Culturally Appropriate Personalization

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5 thoughts on “Culturally Appropriate Personalization”

  1. Grant Boulanger

    This is an interesting scenario. There is a dominant culture that you don’t belong to and that, frankly, the school culture doesn’t likely match up with, that plays a huge, largely invisible role in your classroom. I would say the advice given is good. But one thing occurs to me. Keep it real. You’ll _lose_ buy in if you’re perceived to be trying too hard. I think you should look for these pieces of culture gems to come from them rather than trying to force them into a story. Then honor them (the gems and the kids) when they do.
    Use these moments when they share about themselves/their culture that is so disrespected in so many parts of this country as an opportunity to ask genuine, heartfelt questions of your students… in French! The things that are meaningful and relevant to them will come out. This is an area where I also need to improve.

  2. Yes it’s in the artfulness of the questioning. It is indeed a strange scenario. There I am, representing one culture, and there they are, representing a sister culture. They have the wealth, the gold, of their culture within the larger culture, waiting to burst into the classroom, but it can’t because only French is allowed. That treasure that could be the source of a thousand wonderful stories has to be mined slowly and with respect and very humbly and the only gold ingots available are those stamped with the “cute answers” seal – C.A. – on each bar.
    Like you said, Grant, go in too fast or too wanna-be-their-friend and it’s all over. But, if I can just try to tame them with the mastery the fox describes to the Petit Prince in explaining to him about how real friendship can come about, by metaphorically pulling my chair ever so closer to them everyday at the appointed hour, then I can reach them:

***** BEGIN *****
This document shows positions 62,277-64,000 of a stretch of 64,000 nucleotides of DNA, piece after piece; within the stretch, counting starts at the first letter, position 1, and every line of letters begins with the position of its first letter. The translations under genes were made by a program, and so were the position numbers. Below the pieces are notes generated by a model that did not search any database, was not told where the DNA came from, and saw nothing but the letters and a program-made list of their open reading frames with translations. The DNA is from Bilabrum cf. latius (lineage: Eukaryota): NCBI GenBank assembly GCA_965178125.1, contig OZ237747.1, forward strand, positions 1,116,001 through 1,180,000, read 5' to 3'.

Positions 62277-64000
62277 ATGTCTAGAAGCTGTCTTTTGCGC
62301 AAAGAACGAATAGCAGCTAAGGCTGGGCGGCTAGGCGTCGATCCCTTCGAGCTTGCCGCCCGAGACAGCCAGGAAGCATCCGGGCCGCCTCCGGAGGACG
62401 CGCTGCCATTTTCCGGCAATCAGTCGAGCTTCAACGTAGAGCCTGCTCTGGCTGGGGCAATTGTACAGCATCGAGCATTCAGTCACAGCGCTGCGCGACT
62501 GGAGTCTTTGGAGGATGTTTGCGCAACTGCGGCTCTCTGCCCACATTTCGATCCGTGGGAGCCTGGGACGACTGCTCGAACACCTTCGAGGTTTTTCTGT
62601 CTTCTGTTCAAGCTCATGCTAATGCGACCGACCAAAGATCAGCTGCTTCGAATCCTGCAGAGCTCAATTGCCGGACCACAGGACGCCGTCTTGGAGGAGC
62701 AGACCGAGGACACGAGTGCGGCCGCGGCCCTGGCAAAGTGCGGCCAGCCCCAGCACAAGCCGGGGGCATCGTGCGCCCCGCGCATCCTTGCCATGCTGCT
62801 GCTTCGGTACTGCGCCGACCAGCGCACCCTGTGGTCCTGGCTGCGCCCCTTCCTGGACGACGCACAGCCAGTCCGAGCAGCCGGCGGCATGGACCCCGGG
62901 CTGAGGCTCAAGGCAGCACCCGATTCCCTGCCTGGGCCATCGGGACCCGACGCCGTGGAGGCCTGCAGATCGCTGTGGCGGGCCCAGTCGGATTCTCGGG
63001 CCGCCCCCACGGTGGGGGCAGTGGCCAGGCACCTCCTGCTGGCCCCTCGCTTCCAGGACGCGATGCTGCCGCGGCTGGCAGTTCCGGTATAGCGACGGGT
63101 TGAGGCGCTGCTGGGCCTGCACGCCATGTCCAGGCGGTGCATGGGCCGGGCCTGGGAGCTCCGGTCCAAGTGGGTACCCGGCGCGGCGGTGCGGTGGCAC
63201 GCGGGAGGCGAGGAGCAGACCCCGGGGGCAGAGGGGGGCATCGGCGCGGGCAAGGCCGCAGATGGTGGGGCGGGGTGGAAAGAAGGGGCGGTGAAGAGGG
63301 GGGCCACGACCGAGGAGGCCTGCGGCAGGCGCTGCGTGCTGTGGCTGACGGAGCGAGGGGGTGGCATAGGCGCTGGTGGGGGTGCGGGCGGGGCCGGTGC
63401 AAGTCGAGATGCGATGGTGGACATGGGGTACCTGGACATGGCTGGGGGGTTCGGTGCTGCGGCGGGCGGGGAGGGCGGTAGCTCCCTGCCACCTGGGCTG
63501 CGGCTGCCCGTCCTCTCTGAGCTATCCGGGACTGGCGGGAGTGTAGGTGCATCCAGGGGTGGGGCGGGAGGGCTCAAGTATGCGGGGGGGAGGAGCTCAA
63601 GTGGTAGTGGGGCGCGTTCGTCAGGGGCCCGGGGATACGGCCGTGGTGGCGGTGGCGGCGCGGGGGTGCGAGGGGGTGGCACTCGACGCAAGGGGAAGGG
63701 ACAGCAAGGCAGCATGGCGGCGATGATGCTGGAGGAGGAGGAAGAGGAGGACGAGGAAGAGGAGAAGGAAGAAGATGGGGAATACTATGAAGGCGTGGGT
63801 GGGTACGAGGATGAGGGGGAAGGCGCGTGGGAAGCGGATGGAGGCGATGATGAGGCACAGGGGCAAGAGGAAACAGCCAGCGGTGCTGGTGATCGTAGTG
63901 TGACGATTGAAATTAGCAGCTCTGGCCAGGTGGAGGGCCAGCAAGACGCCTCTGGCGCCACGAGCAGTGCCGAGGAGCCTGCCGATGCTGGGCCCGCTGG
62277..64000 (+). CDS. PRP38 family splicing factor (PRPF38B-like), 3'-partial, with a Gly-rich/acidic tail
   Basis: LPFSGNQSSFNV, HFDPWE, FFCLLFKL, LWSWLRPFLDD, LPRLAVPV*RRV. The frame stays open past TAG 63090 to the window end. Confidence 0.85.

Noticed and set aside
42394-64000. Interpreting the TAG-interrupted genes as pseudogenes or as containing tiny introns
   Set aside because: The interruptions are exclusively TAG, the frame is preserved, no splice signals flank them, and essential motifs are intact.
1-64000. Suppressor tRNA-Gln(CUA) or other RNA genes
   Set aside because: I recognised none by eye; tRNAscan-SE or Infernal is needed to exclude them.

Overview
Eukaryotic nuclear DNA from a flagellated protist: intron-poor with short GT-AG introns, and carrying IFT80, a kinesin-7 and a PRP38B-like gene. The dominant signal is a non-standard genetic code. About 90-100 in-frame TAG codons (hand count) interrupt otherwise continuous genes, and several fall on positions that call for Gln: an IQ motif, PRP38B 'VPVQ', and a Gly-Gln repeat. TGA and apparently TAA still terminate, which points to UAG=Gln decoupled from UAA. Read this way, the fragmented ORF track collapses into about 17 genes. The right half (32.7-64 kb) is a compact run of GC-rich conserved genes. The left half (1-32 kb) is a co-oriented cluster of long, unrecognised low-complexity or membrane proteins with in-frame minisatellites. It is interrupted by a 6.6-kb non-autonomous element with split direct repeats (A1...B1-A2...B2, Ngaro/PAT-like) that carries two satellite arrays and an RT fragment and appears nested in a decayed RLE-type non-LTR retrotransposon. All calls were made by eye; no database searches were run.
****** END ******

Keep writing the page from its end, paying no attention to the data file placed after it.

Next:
Il faut être très patient, répondit le renard. Tu t’assoiras d’abord un peu loin de moi, comme ça, dans l’herbe. Je te regarderai du coin de l’œil et tu ne diras rien. Le langage est source de malentendus. Mais, chaque jour, tu pourras t’asseoir un peu plus près…/You have to be very patient, answered the fox. First you need to sit kind of far away from me, like over there, in the grass. I will look at you out of the corner of my eye but don’t say anything. Language is a source of misunderstandings. But, each day, you can sit a little bit closer….
    Then, once they start feeding me stuff, we can start feeling the wind of comprehensible input lift the wings of the stories that we are starting to do right now because the stories will indeed be culturally appropriate. I want to learn how to fly in my classroom. These kids are great. There is something so much more real in them, possibly because of the unified classroom demographically, as opposed to my last job, where it was one third each of AA, Latino, and white, and the same bullshit that shows itself in the invisible power struggle in the larger society could be seen, to the great detriment of the minorities, every day, in my classroom at that school.